Christopher Wray cited the FBI’s recent work in seizing large amounts of crypto as evidence there were vulnerabilities in using digital assets to get around sanctions.
Christopher Wray, the director of the Federal Bureau of Investigation, said that fiat was a more likely avenue for Russia to explore in circumventing sanctions, given the United States’ ability to block efforts using crypto.
In a Thursday hearing of the Senate Select Committee on Intelligence, New Mexico Senator Martin Heinrich asked the FBI director if Russia might respond to the economic impact of the United States banning imports of the country’s oil and gas by using reserves of gold, China’s currency or cryptocurrency. Director Wray said the FBI and its partners had “built up significant expertise” on digital assets, citing the department’s recent work in seizing large amounts of tokens as evidence there were vulnerabilities in using crypto to get around sanctions.
“The Russians’ ability to circumvent the sanctions with cryptocurrency is probably highly overestimated on the part of maybe them and others,” said Wray. “We are, as a community and with our partners overseas, far more effective on that than I think that sometimes they appreciate and there’s a lot of expertise in terms of tools and strategies to help block that kind of effort. Ultimately, what they really need to do is get access to some form of fiat currency, which becomes more challenging.”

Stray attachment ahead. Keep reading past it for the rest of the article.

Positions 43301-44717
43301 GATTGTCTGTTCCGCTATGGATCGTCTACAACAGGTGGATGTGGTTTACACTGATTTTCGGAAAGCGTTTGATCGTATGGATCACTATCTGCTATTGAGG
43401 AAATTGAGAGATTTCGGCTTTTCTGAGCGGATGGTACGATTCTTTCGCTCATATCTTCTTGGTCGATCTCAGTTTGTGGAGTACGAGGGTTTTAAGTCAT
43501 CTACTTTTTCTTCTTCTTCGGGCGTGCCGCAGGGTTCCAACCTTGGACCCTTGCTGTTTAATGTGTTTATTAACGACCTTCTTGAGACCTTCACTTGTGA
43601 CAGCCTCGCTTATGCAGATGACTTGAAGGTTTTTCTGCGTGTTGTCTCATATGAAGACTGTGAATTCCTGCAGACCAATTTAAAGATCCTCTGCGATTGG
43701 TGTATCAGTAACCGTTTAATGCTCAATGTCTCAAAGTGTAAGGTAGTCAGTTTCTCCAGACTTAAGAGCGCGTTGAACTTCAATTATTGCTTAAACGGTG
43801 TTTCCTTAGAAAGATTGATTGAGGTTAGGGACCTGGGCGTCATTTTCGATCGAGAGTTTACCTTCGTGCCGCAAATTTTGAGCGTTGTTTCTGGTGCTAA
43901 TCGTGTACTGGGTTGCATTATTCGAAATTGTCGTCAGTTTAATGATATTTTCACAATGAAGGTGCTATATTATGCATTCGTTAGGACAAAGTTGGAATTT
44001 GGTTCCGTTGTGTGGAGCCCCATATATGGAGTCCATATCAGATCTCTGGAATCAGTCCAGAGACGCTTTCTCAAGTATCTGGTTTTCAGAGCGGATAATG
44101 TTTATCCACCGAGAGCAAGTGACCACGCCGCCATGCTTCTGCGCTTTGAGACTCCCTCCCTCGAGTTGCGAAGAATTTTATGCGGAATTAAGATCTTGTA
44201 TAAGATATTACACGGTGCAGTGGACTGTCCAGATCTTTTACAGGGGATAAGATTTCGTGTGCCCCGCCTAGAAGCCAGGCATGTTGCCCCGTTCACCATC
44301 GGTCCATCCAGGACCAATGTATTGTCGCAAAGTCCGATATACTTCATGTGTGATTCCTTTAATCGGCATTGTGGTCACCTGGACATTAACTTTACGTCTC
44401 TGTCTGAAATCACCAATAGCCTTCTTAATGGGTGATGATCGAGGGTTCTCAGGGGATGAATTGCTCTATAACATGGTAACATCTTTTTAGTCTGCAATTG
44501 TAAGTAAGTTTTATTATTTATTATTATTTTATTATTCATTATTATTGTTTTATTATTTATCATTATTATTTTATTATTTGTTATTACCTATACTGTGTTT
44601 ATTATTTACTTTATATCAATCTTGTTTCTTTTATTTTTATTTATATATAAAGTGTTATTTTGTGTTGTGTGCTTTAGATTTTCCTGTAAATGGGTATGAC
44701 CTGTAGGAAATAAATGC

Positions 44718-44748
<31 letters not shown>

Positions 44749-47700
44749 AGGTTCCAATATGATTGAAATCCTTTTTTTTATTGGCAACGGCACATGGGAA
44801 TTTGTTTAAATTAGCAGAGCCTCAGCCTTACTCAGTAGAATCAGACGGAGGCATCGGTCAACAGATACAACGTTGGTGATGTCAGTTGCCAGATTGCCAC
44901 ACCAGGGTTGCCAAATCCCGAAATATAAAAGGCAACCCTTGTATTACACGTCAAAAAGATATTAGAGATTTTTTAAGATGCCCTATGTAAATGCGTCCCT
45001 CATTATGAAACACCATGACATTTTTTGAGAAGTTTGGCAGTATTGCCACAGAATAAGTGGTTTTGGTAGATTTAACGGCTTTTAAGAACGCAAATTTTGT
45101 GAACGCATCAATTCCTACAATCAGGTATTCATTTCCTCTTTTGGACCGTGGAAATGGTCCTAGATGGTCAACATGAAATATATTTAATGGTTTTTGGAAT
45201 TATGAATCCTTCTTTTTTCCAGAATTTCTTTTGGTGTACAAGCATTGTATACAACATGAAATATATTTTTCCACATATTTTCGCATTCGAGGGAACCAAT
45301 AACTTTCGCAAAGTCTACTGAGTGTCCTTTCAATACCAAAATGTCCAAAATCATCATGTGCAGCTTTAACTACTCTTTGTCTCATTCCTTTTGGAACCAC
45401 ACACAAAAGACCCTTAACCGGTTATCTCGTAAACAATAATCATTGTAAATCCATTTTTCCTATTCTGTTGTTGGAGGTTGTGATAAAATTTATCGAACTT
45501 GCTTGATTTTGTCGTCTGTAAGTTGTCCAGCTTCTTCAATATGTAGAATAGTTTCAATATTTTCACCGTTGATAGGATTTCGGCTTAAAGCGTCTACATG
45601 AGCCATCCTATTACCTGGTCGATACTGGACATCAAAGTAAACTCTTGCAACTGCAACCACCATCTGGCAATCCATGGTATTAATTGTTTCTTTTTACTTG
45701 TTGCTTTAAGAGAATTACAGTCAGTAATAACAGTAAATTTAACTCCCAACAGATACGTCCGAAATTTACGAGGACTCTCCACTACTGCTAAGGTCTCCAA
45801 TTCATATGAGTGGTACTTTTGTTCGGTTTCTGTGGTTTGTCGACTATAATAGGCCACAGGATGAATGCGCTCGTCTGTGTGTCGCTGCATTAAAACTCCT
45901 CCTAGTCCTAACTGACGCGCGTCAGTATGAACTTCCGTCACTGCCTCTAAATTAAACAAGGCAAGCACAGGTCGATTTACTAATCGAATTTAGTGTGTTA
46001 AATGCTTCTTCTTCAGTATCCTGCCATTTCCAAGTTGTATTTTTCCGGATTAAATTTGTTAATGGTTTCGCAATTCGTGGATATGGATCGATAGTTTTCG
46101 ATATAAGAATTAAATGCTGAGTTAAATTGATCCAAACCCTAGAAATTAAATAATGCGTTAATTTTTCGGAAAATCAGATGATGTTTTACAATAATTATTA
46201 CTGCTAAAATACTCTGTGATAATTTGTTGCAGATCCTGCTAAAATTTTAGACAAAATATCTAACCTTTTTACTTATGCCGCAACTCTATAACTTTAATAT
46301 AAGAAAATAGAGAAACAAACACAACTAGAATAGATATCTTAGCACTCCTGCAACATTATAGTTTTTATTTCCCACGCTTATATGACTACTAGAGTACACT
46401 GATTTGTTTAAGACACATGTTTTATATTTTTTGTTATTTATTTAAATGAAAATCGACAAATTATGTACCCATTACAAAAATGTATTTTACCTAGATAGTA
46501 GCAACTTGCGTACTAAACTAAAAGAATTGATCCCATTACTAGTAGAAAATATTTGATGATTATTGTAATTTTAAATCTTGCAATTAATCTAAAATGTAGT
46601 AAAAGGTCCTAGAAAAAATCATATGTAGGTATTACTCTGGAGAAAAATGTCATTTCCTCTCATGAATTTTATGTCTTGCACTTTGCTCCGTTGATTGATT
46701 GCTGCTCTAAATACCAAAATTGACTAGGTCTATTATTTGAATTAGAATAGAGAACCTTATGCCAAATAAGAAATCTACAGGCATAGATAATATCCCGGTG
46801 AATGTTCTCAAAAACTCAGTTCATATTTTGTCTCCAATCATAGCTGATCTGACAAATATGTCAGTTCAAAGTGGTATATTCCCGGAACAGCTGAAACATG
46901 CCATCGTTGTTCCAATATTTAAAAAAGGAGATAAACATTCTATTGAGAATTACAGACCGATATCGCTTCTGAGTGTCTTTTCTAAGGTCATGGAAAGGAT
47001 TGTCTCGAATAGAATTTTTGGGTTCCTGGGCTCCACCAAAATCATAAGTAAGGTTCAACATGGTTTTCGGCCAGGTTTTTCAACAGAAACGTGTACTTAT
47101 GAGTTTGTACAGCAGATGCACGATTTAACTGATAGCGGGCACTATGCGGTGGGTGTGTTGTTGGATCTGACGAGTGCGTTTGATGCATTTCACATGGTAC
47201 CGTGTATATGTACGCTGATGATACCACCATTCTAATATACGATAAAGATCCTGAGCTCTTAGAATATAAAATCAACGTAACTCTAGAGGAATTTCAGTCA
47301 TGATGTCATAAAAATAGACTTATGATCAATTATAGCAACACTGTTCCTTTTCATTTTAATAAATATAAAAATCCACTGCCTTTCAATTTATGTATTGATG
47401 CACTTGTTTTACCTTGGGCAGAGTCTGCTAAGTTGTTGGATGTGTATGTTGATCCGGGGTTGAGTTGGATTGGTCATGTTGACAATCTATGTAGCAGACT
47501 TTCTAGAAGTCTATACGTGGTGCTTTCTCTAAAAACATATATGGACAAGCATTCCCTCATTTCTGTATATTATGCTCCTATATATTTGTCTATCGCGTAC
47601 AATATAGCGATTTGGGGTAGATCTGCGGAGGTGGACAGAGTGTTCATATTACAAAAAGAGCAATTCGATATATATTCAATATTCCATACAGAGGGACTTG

FBI Director Christopher Wray addressing the Senate Select Committee on Intelligence
Director of National Intelligence Avril Haines added that Russian President Vladimir Putin had likely anticipated sanctions from his actions against Ukraine and built up a reserve fund to lessen the economic impact. However, she said the U.S. Treasury Department and other foreign governments acting to sanction Russia had made it difficult to access the funds.
Related: Experts reject concerns Russia will use crypto to bypass sanctions: ‘Totally unfounded’
Following Russia’s military actions on Feb. 24, the United States and governments across the European Union announced sanctions aimed at financially harming the country. Many agencies and departments, including the U.S. Financial Crimes Enforcement Network and European Commission, said they would be looking at the possibility of Russia using digital currency to evade sanctions. U.S. President Joe Biden also signed an executive order on Wednesday aimed at creating a regulatory framework for crypto that mentioned risks of circumventing sanctions.